A Quick Guide To Severance Agreements 

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3 minute read

Severance Agreements: A Helpful Guide

Whenever someone leaves your organization, you should enter into a severance agreement, ensuring that you are legally protected. These agreements need to be tailored to the concerns of your company and the position the employee filled. With that said, there are certain elements that are found in nearly all severance agreements.  

What Is a Severance Agreement? 

The first thing both employer and employee need to know is what a severance agreement is. In essence, it is a contract that outlines the responsibilities of all parties as they relate to ending the employee’s position at the company. Its primary purpose is to demonstrate that the employee understands and agrees to the terms of their exit from the company and for them to affirm they will not sue for wrongful termination.  

Key Elements Included in Severance Agreements 

A quality contract lawyer will tailor the elements included in a severance agreement to fit with the needs and concerns of the employer. This means that unless you have a keen understanding of contract law, you may not find it easy to draft an iron-clad agreement. However, the following elements cover many of the central concerns that drive severance contracts. 

Exchange of Value 

Also called consideration in legal parlance, this refers to the compensation that the employee receives after signing the agreement. This usually takes the form of severance pay, but this is not always the case. Without an exchange of value, severance agreements are generally not considered valid if contested in court.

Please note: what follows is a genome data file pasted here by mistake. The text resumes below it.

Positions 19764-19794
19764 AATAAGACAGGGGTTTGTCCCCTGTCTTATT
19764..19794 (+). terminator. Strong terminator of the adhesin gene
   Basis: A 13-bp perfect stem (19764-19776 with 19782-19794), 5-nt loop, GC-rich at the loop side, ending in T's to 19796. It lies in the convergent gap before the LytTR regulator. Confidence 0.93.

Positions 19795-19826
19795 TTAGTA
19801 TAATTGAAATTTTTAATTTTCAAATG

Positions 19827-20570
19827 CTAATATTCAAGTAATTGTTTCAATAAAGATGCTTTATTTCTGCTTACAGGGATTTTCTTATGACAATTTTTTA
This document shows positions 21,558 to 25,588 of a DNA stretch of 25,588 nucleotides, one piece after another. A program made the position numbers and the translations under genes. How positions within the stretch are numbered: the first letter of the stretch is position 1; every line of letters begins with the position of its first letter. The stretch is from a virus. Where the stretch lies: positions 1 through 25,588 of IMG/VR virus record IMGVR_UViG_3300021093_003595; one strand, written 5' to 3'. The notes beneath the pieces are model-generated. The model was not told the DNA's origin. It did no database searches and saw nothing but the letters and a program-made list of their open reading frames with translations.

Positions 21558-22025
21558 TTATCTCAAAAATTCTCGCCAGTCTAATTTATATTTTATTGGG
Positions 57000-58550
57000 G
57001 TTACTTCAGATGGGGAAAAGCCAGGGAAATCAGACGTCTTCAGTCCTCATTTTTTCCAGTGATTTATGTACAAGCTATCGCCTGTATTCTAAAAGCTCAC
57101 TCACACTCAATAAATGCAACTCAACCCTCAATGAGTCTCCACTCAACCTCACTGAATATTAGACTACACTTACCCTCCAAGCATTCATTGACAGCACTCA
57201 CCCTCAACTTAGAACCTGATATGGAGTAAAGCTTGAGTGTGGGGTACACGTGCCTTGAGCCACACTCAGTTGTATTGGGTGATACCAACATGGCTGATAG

Confidentiality 

Depending on the position the employee occupied, this may or may not be a significant consideration. Assuming you had an iron-clad employment contract, there should already be a legal agreement preventing the employee from revealing confidential information they encountered during their time with your company. This clause in the severance agreement is meant to prevent separation terms from being discussed with others. The idea behind this is that they will not discuss the terms with other employees, which could give those individuals more bargaining power should they be let go in the future.  

Non-Compete 

Non-compete clause are tricky, and in most cases, are better off as fleshed out agreements. The purpose of this clause is to prevent a former employee from leaving your organization to work for your competition. It must specify how long the agreement is enforceable and who the competition is.  

Non-Solicitation 

This clause is similar to a non-compete. However, instead of preventing the employee from leaving your company to work for a competitor, it stops the employee from becoming the competitor. The clause should specify that the employee cannot take any of your clients with them to their new place of employment or their own business.  

Non-Disparagement 

You do not want former employees to say negative things about their time with your company and damaging your reputation. This clause in their severance agreement is meant to prevent them from doing so. Some companies even prevent former employees from taking negative actions, though this can get complicated and is best done with the help of a contract lawyer.  

Consult With Vetted Contract Attorneys Near You 

Severance agreements are complex documents with a lot of room for error. Instead of drafting them yourself, work with a vetted contract lawyer through Contracts Counsel. A boutique marketplace, we help you connect with attorneys experienced in drafting contracts for your industry.  

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